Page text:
Leading role suits Taylor
FOXBOROUGH - The Patriots might still be planning to go with a running back by committee, but Fred Taylor has established himself as the chairman of that committee following his 21-carry, 105-yard performance Sunday in a 26-10 win over the Falcons.
Taylor’s 21 carries were four more than he had in the first two games of the season combined. The 33-year-old joked yesterday that the Advil and Tylenol had worn off, but he said it’s fun to get into a groove on the ground like he did Sunday.
“Yeah, honestly,’’ Taylor said. “I think more importantly the win is always the best part of it, but as a running back you definitely want the carries, you want the touches, and I guess bottom line you want to be able to help the team win.’’
Taylor, the Patriots’ leading rusher on the season with 38 carries for 176 yards (4.6 yards per carry average), was asked whether he could handle 20 to 25 carries per game over the course of a season. Taylor averaged 14.9 carries a game in 2007, when he made the Pro Bowl, and 11 carries per game last season.
“Whatever it takes,’’ Taylor said. “Honestly, I’ve always said I just want to play until the wheels fall off, but I understand how long the season is and this is my 12th year. I understand how important it is to take care of your body - the maintenance, the massage, the chiropractor, acupuncture, whatever you need, you want to make sure you’re healthy by the next game. I understand all of that. Whether I can handle it or not, I’m prepared to. So we’ll just see how it goes as the season progresses.’’
Coach Bill Belichick bristled at being asked whether Taylor was capable of being a feature back over a season.
“Well, I don’t know the answer to that. We’ve only played three games,’’ Belichick said.
The Patriots, who haven’t had a 1,000-yard rusher since Corey Dillon in 2004, when he had 1,635, have used a cooperative approach to the ground game the last few seasons, but Belichick doesn’t like to be put in a box. So, he redirected a question about whether he was philosophically averse to going with a feature back.
“Like when Corey Dillon ran for 1,600 yards? Would I be opposed to that? Yeah, I don’t think so,’’ he said.
Perhaps as insurance should Wilfork need to sit out a few games, the Patriots brought in defensive tackle Terdell Sands yesterday, clearing a roster spot by releasing linebacker Prescott Burgess, who was picked up in a trade with the Ravens last Tuesday.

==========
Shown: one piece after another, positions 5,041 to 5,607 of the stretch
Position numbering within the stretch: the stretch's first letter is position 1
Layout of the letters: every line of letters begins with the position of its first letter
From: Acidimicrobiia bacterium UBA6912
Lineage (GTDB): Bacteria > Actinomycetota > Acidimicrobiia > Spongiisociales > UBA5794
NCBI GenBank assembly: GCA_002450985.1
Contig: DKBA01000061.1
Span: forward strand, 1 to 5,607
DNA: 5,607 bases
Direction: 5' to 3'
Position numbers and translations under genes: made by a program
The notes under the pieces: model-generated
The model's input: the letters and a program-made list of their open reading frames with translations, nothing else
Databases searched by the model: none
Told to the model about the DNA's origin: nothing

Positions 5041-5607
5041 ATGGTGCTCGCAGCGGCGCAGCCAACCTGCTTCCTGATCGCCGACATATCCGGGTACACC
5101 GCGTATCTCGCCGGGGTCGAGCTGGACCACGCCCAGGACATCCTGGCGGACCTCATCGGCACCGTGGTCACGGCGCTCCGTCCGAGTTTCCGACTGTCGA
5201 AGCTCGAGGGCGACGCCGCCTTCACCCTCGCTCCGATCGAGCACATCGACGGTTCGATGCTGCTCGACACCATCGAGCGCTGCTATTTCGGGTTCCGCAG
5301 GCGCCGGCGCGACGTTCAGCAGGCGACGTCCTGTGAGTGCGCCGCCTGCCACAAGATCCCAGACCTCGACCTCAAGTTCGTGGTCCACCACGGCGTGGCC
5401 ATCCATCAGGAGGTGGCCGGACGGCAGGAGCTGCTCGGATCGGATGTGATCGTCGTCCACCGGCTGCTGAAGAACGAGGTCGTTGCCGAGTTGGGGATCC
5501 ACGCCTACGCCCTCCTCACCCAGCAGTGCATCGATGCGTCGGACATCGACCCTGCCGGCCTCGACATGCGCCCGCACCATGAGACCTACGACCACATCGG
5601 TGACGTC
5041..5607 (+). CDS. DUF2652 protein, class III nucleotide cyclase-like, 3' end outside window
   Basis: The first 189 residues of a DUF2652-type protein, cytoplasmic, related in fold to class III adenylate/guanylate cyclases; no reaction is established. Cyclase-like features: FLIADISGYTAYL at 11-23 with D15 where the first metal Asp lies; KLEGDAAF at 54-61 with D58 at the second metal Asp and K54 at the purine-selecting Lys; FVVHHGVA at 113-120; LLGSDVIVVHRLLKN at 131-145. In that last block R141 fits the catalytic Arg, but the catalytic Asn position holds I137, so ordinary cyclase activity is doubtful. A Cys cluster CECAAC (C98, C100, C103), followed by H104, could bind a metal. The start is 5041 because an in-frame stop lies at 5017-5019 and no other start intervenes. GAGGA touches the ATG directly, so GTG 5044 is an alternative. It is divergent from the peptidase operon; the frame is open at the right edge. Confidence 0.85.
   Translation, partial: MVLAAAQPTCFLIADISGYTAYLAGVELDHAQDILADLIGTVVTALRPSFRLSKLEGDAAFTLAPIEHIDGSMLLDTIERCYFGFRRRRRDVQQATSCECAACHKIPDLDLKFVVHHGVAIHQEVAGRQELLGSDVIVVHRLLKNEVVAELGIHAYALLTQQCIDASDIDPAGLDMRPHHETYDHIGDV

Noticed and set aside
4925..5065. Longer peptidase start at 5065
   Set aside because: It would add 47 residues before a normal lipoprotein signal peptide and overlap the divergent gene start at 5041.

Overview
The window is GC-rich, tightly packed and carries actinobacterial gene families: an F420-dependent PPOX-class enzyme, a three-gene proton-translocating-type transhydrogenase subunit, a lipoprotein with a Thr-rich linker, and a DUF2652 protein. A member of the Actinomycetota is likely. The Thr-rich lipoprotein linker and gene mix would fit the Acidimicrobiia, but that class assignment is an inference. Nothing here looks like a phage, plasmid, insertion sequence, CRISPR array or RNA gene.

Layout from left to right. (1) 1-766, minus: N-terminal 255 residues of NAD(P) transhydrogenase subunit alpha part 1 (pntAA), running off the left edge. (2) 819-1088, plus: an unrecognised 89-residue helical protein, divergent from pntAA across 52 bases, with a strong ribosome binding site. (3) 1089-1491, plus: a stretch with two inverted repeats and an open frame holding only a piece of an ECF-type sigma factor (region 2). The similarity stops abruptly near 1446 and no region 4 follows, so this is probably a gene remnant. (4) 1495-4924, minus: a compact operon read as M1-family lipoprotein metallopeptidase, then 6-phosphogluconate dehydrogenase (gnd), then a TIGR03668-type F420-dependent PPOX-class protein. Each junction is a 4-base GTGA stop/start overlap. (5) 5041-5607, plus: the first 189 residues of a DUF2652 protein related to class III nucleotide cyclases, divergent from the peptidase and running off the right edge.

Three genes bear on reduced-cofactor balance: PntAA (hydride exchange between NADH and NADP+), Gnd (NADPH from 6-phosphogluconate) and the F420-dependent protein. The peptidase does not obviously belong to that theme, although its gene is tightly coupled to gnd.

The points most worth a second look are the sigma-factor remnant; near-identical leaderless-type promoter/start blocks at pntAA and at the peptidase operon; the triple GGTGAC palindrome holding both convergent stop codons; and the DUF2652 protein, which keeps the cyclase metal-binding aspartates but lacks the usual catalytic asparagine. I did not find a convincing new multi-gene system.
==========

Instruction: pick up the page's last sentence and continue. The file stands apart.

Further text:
The 6-foot-7-inch, 335-pound Sands worked out for the Patriots last week. The 29-year-old was released by the Raiders out of training camp, allowing Oakland to save $1.6 million. Sands had 29 tackles and two sacks last season for the Raiders, who signed him to a four-year, $17 million contract in 2007.
He first joined the NFL in 2001 as a seventh-round pick of the Chiefs but missed the ’01 season because of a foot injury. He spent the 2002 season on the practice squads of both Kansas City and Green Bay. He joined the Raiders in 2003.
By releasing Burgess, the Patriots save themselves a seventh-round pick - at least for now - since the pick was conditional upon Burgess being active for a certain number of games.
“I can’t create opportunities. I just have to take advantage of them when I can,’’ Gostkowski said. “Sure, there will be times when I won’t be kicking as many field goals; that’s fine as long as we’re winning. I could not care less how many field goals I get a game as long as the kicks I’m kicking I’m helping the team win and that was the case [Sunday]. I had to kick a couple of field goals, but we won, so it’s not that big of a deal.’’
Gostkowski has been perfect since he missed his first kick of the season.
“I went back and looked at it and everything looked exactly like I’ve been doing, so I didn’t change a thing,’’ Gostkowski said. “I just [chalked] it up as a bad mishit or something like that. You’ve got to have a plan of action and stick with it. Ride the wave when things are going good and when things are bad you’ve got to get back up.’’
Mayo has not participated in practice since the injury and a day after was seen on crutches.
Estimates on his return have been anywhere up to eight weeks.
Monique Walker of the Globe staff contributed to this report.